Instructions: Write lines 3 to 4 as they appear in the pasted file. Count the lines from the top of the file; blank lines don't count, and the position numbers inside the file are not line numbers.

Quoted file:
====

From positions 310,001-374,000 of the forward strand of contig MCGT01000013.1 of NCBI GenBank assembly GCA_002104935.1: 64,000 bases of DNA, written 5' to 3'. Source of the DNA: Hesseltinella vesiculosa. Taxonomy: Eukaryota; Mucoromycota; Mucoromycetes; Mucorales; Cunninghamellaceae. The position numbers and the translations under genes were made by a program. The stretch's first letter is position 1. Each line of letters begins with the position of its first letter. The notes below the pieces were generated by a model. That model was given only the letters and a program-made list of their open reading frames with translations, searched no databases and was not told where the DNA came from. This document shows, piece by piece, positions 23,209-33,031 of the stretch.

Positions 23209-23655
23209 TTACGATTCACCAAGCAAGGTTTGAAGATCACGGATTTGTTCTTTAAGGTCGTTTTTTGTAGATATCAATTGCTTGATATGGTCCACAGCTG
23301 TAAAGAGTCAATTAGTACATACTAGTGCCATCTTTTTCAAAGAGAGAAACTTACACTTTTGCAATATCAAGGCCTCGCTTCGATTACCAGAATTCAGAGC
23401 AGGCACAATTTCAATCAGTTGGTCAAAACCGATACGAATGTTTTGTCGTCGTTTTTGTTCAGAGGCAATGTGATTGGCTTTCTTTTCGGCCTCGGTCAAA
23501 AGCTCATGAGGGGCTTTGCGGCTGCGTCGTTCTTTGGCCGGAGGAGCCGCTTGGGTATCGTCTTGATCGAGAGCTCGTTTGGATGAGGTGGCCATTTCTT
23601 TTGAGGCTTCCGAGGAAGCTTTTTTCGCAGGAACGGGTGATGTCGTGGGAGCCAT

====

23209 TTACGATTCACCAAGCAAGGTTTGAAGATCACGGATTTGTTCTTTAAGGTCGTTTTTTGTAGATATCAATTGCTTGATATGGTCCACAGCTG
23301 TAAAGAGTCAATTAGTACATACTAGTGCCATCTTTTTCAAAGAGAGAAACTTACACTTTTGCAATATCAAGGCCTCGCTTCGATTACCAGAATTCAGAGC